Transatlantic Middle East District (TAM) Resource Management team member Lorie Polk was recently named the U.S. Army Corps of Engineers Critical Incident Stress Management (CISM) Team Peer Supporter of the Year.
The USACE-level award was presented 11 JAN at USACE headquarters by the 55th Chief of Engineers Lt. Gen. Scott A. Spellmon. Polk was surrounded by coworkers and leadership including the District’s Deputy Commander Lt. Col. Eder Ramirez. USACE Cmd. Sgt. Maj. Patrickson Toussaint and Command Surgeon Public Health Service Captain Thomas Janisko also attended.
The CISM program provides education, support and assistance to help USACE employees during critical stress incidents, regardless of whether the event was job-related or a major emergency – a civil occurrence, natural disaster or military contingency.
Since the CISM program helps in times of extreme stress and major incidents, each USACE Division has a point of contact called the Division Program Manager (DPM).
“I’ve had my share of stressors,” she said, referring to a major medical issue of her own in 2016.
“I’m blessed and I know it. I understand stress and that what you do with that stress is critically key. So, when I learned about this program, I asked about requirements and thought I’d try it. Four years later, I‘m here. It’s so nice to give back to people and to treat people how I want to be treated.”
Polk’s personality, attitude and her own life experiences have made her a perfect fit to be a CISM Peer Supporter.
She learned about the award when the program’s Senior DPM telephoned her to tell her she’d been selected. Last year, the winner’s name was accidentally released and the recipient found out through the grape vine. Leadership wanted to avoid that situation.
“When he called me, I immediately asked ‘why me?’ and he said that I was the Face of CISM,” she said.
Polk was convinced that nothing she did was really all that special but the DPM disagreed. Polk takes the time to send every single redeployee a welcome home letter and puts them in contact with their division CISM point of contact. She reminds them reach out to a Peer Supporter if they need to talk to someone during their readjustment to life back home or for any reason. The DPM said that was definitely special.
Polk stays in close contact with the liaison officer at Camp Atterbury, Indiana (where redeployees process through) so she knows who is returning and when. She then ensures each one receives this personalized letter, with details that pertain to their home division and district and is provided appropriate points of contact.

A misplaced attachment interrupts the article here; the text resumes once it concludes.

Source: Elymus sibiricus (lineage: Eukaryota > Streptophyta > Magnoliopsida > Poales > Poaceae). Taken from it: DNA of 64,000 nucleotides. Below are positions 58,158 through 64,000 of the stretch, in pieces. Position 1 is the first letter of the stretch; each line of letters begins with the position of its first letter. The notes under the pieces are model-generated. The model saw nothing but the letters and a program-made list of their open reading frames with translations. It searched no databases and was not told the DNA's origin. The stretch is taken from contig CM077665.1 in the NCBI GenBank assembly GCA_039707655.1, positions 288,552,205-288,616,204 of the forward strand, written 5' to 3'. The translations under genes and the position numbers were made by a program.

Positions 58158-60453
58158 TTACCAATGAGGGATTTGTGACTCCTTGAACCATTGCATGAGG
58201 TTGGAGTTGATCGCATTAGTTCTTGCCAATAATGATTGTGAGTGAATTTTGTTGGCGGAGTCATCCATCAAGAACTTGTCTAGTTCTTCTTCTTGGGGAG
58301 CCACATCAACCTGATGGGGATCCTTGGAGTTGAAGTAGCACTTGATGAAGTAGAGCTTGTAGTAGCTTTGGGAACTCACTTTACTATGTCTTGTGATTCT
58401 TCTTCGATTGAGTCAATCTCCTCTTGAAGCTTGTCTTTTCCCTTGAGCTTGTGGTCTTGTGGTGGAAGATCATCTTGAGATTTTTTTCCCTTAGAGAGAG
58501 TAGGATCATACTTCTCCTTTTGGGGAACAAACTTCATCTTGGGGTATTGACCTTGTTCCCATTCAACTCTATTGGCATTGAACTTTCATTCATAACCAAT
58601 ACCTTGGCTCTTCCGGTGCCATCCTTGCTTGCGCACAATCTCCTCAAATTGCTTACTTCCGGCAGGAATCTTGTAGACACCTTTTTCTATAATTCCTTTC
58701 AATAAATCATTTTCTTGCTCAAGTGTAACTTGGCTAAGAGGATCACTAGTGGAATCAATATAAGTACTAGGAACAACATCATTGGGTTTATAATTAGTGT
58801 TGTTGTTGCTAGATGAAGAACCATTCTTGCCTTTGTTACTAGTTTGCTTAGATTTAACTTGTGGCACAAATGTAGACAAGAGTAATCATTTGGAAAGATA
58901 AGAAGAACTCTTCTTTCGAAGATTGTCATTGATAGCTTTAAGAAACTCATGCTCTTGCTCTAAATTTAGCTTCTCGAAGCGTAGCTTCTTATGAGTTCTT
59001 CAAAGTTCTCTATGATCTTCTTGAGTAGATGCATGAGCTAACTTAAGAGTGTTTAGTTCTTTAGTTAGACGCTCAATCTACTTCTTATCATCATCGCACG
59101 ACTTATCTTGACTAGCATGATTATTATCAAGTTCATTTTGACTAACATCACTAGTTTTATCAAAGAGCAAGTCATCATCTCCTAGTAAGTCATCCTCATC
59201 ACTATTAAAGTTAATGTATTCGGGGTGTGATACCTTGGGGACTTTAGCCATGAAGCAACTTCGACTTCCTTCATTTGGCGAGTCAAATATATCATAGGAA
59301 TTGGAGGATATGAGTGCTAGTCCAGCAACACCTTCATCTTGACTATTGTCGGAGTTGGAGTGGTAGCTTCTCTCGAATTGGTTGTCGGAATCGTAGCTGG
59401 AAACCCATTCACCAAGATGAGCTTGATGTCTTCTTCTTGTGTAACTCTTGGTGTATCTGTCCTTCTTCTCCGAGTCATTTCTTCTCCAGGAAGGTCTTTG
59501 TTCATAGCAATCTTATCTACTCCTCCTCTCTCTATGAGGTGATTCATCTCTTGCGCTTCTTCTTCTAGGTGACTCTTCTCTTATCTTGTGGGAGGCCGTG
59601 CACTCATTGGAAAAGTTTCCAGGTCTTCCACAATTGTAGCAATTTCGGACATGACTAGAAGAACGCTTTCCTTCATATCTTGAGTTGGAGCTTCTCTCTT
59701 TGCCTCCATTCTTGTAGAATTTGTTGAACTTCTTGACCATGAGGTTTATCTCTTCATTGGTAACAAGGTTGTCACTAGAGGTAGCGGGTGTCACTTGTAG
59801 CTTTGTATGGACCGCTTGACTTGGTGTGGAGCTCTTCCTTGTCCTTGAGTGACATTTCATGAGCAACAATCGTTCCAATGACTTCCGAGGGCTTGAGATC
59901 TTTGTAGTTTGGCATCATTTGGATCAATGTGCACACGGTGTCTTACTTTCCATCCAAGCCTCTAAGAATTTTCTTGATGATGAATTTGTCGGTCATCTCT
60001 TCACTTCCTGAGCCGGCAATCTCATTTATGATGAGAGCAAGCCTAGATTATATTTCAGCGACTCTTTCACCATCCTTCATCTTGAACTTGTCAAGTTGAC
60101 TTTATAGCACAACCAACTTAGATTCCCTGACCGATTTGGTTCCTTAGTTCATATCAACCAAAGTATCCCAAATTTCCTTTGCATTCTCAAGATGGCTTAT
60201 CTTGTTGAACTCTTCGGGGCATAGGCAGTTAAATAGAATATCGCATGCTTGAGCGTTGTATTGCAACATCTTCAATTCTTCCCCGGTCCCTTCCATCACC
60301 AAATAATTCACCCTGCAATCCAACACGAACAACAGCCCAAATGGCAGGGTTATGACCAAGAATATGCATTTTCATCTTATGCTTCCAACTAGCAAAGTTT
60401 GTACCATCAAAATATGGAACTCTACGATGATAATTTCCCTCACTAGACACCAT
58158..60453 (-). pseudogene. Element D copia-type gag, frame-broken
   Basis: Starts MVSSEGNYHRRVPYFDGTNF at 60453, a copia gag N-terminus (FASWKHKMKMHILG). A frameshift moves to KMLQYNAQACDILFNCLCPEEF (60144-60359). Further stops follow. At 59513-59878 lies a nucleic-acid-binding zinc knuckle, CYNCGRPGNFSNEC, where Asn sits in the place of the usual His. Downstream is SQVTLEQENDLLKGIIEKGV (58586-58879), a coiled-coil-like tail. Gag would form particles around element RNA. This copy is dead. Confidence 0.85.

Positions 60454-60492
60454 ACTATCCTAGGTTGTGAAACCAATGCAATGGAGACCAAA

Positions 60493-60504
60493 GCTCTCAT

Polk still insisted it was ‘just a letter,’ but the program leadership said they were so impressed that they never had to remind her. “That letter may very well be the lifeline some of these people need coming home and readjusting,” they told Polk.
There are a total of 100 trained Peer Supporters throughout USACE – all ready to go help whenever and wherever they are needed.
“Captain Janisko founded this program for USACE and is the Director,” Polk said. “Our CISM DPM, for the Middle East District and Transatlantic Division as part of the National Capital Region, is Wayne Booker out of USACE headquarters. TAM’s Realty Specialist Jess Cary, TAD’s Margaret Jones and I are all Peer Supporters.
“Last year when we were doing that big operation to get Afghans safely out of Afghanistan, Wayne came to Winchester,” she continued. “TAD had asked that CISM be present in the building because we had a large team working around the clock to help Afghan refugees escape Afghanistan. It was a stressful and emotional time for all concerned.”
Booker, along with Willie Pack out of the Baltimore District, were here for three days starting about 5 a.m. each day because of the time difference between here and the TAD team members with the Transatlantic Expeditionary District (TAE) in Afghanistan.
“Back then, Margaret (Jones) was in TAE, so we got to talk to her and see and hear what was going on in the minds of the folks over there that had actually worked with these contractors and foreign nationals the group was trying to help,” Polk said. “The Peer Supporters reached out to about 100 people during those three days.”
In order to become a Peer Supporter for the CISM, volunteers must attend extensive training annually that teaches techniques on dealing with stressful events including deaths and natural disasters.
“We had teams in Florida working with others who had experienced Hurricane Ian,” Polk said. “When something like that happens, people don’t think about taking care of themselves or about their medications. We’re there to assist however we can, including finding the family pets.”
All the supporters keep their go-bags packed with their personal items and checklists for helping others in various situations.
“We are ready to run out the door whenever/wherever we may be needed at the drop of a hat,” Polk said. “There are always volunteers ready to hop on a plane to do whatever needs to be done to help others.”
For more information on the CISM program, see the web site: https://corpslakes.erdc.dren.mil/employees/cism/cism.cfm?Mobile
Another resource is the program brochure available at https://corpslakes.erdc.dren.mil/employees/cism/pdfs/brochure-2019.pdf.
Anyone can go on the website and find a supporter; email the team at any time.
If you are interested in becoming a peer supporter, there is a huge application requiring three references and a letter of recommendation. The applications will be paneled and selected by senior leadership.
“The work is all voluntary,” Polk said. “The district funds whatever work I do. We’re in the building and available - or at least we are within easy reach by a phone call. I’m currently teleworking full time but I am certainly willing to come in if someone wants to talk face to face. Either way, everything will stay confidential.”